According to the New Zealand Green party co-leader Jeanette Fitzsimons, electricity reforms in New Zealand have resulted in hydro plants generating less electricity from the same water flows than before the reforms. She said this practice would contribute to the ‘browning of New Zealand’.

Speaking at the Energy 2000 Symposium in Auckland, Fitzsimons commented: ‘Hydro stations in competitive ownership have the opportunity to hold water back when it is needed or to send it down the spillway without generating any electricity, just so they can get a higher price when they feed their electricity into the grid, for a strategic advantage over a competitor.’ The price that hydro plants receive for their electricity depends on who else is feeding into the grid during that half-hour period.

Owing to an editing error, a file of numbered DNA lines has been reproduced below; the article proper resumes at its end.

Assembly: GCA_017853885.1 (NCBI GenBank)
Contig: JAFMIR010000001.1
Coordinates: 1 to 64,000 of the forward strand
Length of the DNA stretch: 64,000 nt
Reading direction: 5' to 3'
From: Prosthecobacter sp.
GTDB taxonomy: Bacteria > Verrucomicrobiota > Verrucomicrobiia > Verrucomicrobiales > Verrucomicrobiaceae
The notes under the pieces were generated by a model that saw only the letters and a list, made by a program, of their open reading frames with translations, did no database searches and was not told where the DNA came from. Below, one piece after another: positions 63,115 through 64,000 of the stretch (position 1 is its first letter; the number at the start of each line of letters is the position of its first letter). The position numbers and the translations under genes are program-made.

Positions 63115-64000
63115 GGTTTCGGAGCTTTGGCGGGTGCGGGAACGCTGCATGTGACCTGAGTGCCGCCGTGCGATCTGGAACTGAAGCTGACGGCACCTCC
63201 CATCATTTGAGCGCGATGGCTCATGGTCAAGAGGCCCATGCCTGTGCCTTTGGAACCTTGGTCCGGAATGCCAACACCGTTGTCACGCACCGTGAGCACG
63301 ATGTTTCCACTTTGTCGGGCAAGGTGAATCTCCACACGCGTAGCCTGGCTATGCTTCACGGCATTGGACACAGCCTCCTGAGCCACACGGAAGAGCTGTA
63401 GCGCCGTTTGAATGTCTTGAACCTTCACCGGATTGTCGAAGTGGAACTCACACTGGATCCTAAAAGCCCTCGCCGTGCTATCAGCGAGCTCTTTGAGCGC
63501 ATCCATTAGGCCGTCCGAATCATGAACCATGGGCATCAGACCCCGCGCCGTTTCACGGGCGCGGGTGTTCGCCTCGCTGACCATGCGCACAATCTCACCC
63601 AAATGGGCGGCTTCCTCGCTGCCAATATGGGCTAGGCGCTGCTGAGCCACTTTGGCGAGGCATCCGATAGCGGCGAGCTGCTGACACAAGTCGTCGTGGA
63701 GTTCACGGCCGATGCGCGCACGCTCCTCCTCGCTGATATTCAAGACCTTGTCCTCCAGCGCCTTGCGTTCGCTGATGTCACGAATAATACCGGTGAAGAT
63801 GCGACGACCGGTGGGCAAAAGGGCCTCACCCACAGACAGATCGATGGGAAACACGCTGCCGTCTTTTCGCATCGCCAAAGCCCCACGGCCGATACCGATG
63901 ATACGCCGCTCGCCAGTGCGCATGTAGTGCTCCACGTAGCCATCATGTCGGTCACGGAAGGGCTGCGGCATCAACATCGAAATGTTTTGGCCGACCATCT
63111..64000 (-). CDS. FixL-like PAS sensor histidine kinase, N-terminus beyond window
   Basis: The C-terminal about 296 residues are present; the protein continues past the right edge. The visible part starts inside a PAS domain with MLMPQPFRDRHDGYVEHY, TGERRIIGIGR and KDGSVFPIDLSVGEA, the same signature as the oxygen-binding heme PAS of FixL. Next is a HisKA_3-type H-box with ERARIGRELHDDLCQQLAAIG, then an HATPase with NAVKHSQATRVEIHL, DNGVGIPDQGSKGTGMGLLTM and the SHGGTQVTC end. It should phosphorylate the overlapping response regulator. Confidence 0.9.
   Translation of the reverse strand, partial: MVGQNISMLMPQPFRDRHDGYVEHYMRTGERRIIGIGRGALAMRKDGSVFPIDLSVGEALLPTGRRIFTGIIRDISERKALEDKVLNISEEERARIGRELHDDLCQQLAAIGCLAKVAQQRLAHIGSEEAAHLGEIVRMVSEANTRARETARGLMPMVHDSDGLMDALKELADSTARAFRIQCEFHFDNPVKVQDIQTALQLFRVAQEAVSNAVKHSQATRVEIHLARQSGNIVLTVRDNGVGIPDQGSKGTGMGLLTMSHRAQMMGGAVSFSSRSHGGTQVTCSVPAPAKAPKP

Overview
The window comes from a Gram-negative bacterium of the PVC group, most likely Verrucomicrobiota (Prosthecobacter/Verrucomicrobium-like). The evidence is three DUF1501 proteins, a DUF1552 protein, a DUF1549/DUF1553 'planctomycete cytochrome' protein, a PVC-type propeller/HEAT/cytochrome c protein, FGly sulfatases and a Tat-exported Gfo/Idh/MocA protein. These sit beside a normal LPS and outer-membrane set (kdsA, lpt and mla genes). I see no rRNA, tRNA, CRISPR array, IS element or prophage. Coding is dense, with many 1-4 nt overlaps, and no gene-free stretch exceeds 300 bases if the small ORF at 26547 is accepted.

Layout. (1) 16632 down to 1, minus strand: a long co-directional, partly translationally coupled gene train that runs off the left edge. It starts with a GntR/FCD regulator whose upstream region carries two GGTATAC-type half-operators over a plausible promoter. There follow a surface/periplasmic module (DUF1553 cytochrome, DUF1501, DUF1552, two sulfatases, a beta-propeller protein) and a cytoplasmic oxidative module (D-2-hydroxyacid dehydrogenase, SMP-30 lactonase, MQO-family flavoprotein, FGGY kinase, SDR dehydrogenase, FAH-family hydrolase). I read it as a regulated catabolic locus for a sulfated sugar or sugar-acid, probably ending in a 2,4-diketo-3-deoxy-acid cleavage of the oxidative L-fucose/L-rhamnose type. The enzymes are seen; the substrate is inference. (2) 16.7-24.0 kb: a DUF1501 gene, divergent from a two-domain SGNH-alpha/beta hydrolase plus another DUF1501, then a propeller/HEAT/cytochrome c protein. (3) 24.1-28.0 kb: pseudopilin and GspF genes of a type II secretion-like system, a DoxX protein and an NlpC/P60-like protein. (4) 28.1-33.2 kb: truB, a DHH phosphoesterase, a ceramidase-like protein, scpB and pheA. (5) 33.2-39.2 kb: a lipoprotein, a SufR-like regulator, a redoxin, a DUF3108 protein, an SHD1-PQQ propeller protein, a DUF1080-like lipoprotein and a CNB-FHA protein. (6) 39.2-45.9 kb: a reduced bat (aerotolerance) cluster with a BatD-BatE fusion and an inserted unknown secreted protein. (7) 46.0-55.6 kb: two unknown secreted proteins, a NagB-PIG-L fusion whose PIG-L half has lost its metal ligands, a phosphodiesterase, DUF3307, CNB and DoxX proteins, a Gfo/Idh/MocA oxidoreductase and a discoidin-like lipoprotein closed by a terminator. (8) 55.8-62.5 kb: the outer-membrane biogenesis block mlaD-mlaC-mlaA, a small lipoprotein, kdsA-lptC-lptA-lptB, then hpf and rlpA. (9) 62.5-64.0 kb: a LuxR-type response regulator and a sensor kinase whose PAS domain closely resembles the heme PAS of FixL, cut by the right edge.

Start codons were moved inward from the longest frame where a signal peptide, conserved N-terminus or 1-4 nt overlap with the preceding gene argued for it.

According to Fitzsimons, splitting up the Electricity Corporation of New Zealand has given hydro plant owners an incentive to play their water flows off against each other, instead of acting in the best interests of the country.

‘If we do not find some way to treat the hydro station as an integrated system, then we will continue to use our water wastefully. We do not necessarily have to reintegrate ownership, but it does mean we have to find a method to run hydro stations according to an agreed most efficient use of water for the whole country,’ said Fitzsimons.